Tag Archives: moms and daughters

November 2016 column Michiana House & Home Magazine: Leftover Memories

leftovers        My mother savored memories. Like leftovers from a Thanksgiving dinner, they were the kind of thing she chewed on for a week, rehashed, reimagined and reinvented as she found new things to reflect on.

A few years after my father died, I threw her a surprise birthday party at her house that was attended by several family members and friends. Mom was truly caught off guard and seemed pleased by the whole thing. Although I stayed behind to chat and to clean up after everyone went home, she still called me 15 minutes later (as I was walking through the front door of my own home) in order to thank me again, tell me how much she enjoyed herself and to relive the night all over again.

“So how did you know when the house would be empty?” She asked.

“Oh, right before you and your friend Jack went out for dinner, I had them ask to use the restroom so that they could call me from their cell phone,” I replied.

“He called you from the bathroom?”

“No mom, he dialed my number and let the phone ring once. That was the signal that you were leaving,” I replied.

She wanted to know how long it took me to plan it, where I bought the decorations, what bakery was responsible for the delicious cake, how many people I’d invited and who all was not able to attend.

“Why in the world would you want to know that?” I countered. “You had a houseful of people who love you and wanted to celebrate you. Why focus on the people who couldn’t make it?”

I later realized that wasn’t her point at all. For her, a surprise birthday party in September was the kind of thing that would tide her over until Halloween when she would count the number of Trick-or-Treaters she had, offer up a running commentary of how many looked “too old” to be out and lament the carloads of kids who were imported from nearby neighborhoods. Afterward she turned her attention toward Turkey Day, helping to organize my menu, tell me where the best deals were and double check the plans. After the meal was over, we’d go over everything again until I often felt as though we were having the same conversation on repeat.

As my world becomes more virtual, I’ve discovered that I also miss having long conversations with someone chewing over something that just happened. Today, I can’t even ask my friends went, about their vacation because I experienced it in real time via social media.

This month, let us be grateful for those memories that we make and experience in the here and now. Let us turn from the technology and be in the moment. Let us call the person after the fact and tell them how much we enjoyed the celebration they worked so hard to arrange rather than simply giving it a thumbs up on a web page.

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MHH Column for June: Pushing My Buttons

best-universal-remote-controls-updated-970x0         Once upon a time, I used to get the biggest kick out of watching my mother try to operate anything more complicated than a can opener. When I was 12-years-old we bought our first VCR, a rudimentary model with a corded remote no bigger than my palm and buttons so clearly labeled that anyone with thumbs could operate them.

Anyone, that is, except my mother.

Unfortunately, the geniuses that designed the thing put the power button below the TV/Video button and if one made the mistake of turning these two things on from the top down rather than the bottom up, it would take all day to get them in sync. I literally laughed so hard I cried watching her rage against the machine that held The Thornbirds hostage.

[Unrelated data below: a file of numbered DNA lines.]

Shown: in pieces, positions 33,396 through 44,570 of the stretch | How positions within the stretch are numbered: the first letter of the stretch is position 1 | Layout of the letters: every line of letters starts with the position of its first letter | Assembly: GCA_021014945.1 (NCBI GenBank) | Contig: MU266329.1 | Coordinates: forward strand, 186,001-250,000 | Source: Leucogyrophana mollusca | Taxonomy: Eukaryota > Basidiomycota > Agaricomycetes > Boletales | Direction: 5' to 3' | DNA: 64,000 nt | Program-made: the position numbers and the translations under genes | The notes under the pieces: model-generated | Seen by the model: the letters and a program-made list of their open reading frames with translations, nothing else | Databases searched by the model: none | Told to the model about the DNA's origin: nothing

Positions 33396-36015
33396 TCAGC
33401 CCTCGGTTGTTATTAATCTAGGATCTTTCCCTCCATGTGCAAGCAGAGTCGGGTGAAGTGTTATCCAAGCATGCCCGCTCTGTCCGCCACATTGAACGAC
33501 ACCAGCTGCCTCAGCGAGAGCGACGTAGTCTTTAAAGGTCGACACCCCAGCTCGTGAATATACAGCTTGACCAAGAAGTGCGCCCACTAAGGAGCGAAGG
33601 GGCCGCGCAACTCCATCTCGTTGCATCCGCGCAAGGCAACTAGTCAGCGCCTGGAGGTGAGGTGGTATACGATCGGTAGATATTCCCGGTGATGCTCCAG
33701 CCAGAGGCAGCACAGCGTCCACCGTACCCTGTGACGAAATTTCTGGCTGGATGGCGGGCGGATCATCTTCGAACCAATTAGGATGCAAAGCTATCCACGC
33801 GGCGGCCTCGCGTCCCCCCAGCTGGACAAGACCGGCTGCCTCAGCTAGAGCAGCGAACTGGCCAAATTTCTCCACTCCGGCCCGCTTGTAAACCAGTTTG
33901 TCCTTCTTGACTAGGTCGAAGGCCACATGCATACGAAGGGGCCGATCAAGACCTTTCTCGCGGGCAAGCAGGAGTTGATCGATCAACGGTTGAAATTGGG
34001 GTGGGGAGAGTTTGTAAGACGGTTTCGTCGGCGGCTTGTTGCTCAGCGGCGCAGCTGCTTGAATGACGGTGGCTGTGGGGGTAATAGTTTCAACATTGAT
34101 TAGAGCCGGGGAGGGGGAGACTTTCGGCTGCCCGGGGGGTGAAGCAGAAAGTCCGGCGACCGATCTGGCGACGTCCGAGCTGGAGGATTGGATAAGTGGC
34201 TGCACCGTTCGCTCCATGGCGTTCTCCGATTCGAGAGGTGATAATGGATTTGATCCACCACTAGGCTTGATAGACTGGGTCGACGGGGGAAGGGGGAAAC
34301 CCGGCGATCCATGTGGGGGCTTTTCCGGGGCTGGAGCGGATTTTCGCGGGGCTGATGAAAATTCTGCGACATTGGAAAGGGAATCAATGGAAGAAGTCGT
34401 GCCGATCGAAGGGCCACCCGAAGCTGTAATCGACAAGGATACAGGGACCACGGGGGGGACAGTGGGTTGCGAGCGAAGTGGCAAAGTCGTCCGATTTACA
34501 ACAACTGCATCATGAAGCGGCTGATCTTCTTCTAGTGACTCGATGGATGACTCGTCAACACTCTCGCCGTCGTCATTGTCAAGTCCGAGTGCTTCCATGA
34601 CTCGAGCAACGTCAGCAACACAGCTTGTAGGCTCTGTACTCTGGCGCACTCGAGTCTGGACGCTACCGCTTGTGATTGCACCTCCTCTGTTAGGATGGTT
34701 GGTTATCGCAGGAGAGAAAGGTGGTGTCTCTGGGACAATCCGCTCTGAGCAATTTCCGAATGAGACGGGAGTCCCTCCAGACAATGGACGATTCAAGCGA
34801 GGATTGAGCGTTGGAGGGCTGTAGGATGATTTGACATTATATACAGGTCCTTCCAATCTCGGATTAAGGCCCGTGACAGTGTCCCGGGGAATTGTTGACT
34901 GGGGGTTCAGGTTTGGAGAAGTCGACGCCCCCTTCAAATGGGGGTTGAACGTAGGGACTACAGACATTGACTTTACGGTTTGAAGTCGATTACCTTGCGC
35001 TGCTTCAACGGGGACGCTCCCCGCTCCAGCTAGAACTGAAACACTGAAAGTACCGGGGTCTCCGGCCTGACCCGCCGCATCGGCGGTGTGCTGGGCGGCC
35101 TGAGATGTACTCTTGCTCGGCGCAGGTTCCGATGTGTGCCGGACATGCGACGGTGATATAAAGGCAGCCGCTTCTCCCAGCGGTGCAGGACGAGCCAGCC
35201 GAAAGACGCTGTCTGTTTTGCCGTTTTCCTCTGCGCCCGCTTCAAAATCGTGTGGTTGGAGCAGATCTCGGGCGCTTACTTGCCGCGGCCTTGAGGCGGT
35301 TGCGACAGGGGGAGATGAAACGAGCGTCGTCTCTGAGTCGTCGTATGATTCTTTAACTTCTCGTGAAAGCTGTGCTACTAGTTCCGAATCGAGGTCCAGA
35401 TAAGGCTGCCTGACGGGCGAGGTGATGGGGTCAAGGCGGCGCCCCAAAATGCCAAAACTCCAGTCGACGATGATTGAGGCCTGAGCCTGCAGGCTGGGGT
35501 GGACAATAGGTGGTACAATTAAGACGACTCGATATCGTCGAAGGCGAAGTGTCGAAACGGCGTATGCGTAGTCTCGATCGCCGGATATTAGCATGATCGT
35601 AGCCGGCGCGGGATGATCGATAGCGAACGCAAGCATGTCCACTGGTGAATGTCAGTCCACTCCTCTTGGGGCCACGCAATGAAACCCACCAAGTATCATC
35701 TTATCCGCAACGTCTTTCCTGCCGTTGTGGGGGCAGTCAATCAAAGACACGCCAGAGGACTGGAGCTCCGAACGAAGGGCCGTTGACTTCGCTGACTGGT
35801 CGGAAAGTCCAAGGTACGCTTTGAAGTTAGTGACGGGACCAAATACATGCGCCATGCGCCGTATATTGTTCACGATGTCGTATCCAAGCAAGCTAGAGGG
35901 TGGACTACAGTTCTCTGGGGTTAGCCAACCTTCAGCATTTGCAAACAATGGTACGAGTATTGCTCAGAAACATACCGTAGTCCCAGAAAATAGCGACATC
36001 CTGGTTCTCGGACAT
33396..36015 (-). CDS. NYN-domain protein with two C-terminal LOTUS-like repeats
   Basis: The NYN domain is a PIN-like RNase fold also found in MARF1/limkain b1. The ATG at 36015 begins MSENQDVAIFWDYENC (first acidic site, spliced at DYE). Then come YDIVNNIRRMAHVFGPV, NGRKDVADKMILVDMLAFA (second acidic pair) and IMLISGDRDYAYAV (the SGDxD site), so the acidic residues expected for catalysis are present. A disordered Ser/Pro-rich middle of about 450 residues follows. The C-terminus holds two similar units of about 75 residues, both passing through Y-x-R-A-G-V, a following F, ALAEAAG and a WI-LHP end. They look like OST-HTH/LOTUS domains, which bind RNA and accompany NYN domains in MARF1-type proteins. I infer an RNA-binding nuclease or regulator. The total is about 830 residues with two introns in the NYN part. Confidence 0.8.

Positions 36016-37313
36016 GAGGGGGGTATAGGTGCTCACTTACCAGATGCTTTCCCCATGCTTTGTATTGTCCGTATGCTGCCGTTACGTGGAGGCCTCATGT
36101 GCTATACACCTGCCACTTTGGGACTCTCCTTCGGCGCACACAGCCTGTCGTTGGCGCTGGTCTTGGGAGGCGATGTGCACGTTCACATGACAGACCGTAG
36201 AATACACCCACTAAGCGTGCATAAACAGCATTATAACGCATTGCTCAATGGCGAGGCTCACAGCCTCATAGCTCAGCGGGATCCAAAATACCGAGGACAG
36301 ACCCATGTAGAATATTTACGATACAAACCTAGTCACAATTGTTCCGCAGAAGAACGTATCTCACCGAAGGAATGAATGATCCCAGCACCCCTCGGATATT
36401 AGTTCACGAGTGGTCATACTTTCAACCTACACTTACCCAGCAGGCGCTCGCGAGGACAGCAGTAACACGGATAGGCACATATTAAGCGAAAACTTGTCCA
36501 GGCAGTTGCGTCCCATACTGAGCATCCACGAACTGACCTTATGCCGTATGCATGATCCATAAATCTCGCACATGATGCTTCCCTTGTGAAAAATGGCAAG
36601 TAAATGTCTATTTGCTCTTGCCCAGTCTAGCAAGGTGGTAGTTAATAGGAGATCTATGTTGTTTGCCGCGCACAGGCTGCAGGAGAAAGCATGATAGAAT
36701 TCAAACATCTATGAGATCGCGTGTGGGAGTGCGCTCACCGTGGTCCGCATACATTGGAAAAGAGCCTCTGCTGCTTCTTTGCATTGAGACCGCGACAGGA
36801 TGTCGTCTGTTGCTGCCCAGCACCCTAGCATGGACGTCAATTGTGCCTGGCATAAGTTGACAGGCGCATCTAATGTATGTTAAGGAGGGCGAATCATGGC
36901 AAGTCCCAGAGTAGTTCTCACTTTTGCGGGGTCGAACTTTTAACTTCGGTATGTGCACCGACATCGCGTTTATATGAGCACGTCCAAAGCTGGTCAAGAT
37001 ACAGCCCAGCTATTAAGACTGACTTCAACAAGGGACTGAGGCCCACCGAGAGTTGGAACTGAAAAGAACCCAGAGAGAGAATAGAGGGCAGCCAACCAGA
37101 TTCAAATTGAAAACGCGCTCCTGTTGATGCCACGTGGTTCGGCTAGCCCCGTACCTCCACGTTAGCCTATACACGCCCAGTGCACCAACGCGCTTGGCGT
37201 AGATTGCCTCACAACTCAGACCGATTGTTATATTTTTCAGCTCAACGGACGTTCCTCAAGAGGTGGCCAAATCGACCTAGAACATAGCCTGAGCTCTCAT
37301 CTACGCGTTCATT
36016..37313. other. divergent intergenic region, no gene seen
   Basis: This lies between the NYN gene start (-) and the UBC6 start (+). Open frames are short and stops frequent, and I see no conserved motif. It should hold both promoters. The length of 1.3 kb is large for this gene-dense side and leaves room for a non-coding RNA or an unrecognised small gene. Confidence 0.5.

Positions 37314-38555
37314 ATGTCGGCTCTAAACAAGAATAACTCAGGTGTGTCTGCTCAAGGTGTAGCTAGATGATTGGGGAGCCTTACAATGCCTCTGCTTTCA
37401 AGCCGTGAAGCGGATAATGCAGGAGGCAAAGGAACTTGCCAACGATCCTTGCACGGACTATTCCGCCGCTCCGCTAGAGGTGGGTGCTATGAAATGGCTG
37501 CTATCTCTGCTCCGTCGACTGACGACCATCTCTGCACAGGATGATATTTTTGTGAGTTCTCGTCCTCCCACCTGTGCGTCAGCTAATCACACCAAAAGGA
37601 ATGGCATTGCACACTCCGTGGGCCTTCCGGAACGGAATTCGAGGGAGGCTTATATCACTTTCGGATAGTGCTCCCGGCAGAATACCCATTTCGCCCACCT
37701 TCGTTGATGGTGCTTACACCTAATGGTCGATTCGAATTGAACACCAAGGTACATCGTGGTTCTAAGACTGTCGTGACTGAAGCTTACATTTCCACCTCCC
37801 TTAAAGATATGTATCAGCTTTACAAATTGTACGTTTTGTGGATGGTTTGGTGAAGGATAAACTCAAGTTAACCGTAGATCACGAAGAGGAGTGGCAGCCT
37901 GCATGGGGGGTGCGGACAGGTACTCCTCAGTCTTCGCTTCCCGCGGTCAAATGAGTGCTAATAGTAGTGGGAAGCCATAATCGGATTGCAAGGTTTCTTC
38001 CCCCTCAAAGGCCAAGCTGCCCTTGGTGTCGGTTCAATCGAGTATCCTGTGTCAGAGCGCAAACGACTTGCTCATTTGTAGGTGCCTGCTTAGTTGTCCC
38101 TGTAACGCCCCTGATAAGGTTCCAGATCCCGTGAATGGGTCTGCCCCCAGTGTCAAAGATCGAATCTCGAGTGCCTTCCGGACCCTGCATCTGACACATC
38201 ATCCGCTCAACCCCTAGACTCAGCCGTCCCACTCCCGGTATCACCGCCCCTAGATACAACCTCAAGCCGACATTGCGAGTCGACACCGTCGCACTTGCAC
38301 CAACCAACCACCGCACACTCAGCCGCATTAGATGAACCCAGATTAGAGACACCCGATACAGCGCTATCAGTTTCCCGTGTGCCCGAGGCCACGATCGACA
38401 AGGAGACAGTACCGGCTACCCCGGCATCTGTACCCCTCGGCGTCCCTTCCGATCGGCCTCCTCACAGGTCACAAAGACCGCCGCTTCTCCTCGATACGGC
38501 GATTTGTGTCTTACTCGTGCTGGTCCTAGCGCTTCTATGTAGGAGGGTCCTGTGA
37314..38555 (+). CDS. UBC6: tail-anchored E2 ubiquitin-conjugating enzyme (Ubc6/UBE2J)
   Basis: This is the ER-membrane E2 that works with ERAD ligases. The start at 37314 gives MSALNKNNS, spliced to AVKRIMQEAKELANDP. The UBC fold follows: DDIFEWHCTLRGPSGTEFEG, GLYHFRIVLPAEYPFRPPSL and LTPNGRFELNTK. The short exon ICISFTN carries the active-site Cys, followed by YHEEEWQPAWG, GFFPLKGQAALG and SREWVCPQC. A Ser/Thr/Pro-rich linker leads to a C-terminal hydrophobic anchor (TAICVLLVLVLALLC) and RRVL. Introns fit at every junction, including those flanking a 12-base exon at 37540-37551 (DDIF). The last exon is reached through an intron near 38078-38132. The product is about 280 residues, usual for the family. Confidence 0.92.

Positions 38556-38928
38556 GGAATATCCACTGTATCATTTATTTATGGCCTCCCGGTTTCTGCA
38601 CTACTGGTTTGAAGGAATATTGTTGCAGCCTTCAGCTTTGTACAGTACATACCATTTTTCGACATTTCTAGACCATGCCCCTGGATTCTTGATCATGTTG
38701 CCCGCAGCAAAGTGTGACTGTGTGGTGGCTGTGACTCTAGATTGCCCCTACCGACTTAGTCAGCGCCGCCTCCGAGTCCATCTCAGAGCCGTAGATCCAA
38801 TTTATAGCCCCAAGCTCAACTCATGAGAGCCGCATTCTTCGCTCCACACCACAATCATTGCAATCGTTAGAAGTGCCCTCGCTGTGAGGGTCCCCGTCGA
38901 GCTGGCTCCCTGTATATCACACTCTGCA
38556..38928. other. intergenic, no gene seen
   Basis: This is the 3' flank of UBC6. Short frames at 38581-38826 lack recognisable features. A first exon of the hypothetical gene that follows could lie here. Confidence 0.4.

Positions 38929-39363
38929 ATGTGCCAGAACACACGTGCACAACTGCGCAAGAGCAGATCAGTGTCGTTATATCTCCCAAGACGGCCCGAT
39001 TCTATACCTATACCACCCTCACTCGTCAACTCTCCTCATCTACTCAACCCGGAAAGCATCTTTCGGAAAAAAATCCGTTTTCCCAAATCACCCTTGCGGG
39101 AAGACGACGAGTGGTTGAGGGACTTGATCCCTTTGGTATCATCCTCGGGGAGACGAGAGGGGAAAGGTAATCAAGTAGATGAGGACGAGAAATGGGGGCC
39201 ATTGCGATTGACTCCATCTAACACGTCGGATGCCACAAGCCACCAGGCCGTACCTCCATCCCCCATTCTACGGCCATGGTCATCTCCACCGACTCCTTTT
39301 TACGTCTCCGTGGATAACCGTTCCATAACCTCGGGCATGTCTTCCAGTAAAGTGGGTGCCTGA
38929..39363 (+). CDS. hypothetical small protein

I’m no longer laughing.

While I used to be able to hook up an electronic device inside of five minutes without looking at an instruction book, today I can barely retrieve my voice mail messages without hurting myself. I can’t help wondering: When did I turn into my mother?

The other night I turned on my television and was asked if I wanted to update my software or see an input list. Uh-huh…see, what I wanted was to watch a movie, not have a conversation with the TV set! I dealt with those issues and then went half crazy trying to get the movie started. Apparently my Blu-Ray player is the same brand as my ancient DVD/VCR combo and my remote control activates both. One wrong move sends the whole thing into chaos that requires three people, two calls to tech support and a battery change to straighten out.

As if that wasn’t enough, smack in the middle of the Beatles 50th Anniversary special in February, a portion of my cable system went out. I called my provider screaming about the musical legacy of Paul and Ringo while she resent signals from Asia in an effort to fix my problem. When nothing worked she suggested I watch the show on one of my HD channels and proceeded to give me a sequence of digits longer than my social security number. Since when do I have HDTV?

I have three remotes within arm’s reach that have 105 buttons between them and I can perform only five functions on them. Three claim to be “menu” buttons however, that operation is never available when I need it. There is an energy saving button that hasn’t spared me an ounce of sanity and four brightly colored buttons complete with an assortment of un-raised dots that strike me as a sick Helen Keller joke. I don’t dare dust them because the last time I did, the government shut down, the President ended the Space Shuttle program and my son missed a critical episode of Doctor Who.

Coincidence? Maybe, but I’m not taking any chances. I suspect that somewhere in the Great Beyond my mother has been put in charge of the Karma button, has mastered it and is getting me back for every time I laughed at her, one piece of equipment at a time.

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